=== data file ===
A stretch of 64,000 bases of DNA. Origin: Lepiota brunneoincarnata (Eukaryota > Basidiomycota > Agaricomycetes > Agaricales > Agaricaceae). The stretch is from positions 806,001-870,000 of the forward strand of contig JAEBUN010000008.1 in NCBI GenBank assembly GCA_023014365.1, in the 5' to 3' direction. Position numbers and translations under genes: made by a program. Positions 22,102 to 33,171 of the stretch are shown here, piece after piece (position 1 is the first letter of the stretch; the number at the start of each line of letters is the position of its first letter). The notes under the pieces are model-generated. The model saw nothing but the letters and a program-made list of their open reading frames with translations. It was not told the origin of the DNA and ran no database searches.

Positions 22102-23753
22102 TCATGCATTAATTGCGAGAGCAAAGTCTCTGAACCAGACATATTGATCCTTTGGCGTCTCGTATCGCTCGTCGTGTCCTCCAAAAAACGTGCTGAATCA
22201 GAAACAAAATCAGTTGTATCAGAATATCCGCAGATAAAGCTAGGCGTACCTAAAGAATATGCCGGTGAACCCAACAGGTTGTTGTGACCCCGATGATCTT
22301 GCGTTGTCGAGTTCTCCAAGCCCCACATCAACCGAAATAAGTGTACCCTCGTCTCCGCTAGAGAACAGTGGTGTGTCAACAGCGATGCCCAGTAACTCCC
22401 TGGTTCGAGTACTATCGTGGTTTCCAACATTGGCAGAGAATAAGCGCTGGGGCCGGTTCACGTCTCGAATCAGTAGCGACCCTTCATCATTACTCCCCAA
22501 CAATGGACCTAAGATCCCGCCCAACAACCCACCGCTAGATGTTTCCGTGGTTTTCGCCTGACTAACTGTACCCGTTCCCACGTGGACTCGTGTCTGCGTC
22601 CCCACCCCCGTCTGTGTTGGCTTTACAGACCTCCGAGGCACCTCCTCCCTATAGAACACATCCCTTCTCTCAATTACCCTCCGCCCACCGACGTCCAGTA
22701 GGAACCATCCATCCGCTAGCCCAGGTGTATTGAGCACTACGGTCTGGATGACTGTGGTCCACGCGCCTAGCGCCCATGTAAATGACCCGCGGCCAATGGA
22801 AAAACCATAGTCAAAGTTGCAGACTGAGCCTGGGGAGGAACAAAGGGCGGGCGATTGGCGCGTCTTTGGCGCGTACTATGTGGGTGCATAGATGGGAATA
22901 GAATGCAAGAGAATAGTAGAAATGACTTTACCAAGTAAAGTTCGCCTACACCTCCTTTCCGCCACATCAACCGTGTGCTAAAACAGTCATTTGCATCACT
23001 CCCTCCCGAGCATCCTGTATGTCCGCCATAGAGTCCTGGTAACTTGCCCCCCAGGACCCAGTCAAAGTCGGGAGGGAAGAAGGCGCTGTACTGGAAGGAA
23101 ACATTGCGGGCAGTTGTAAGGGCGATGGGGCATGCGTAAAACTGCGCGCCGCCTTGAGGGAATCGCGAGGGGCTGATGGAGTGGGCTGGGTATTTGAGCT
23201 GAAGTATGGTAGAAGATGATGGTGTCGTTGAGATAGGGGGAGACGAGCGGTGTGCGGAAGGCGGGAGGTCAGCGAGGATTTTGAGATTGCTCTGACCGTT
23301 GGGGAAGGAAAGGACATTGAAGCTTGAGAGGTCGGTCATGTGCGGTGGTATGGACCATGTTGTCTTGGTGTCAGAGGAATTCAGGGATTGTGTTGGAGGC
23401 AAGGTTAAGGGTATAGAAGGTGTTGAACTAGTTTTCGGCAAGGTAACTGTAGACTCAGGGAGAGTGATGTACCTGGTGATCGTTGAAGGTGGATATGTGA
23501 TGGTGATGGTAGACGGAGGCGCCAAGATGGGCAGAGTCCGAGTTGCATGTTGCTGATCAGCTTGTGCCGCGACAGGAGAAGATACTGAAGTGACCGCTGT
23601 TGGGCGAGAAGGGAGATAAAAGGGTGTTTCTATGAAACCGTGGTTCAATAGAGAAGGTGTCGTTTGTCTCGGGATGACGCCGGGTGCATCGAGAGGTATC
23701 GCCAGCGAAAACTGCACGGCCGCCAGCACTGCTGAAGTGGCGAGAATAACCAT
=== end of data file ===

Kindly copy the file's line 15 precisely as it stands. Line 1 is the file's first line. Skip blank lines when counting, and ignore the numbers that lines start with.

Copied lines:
23301 GGGGAAGGAAAGGACATTGAAGCTTGAGAGGTCGGTCATGTGCGGTGGTATGGACCATGTTGTCTTGGTGTCAGAGGAATTCAGGGATTGTGTTGGAGGC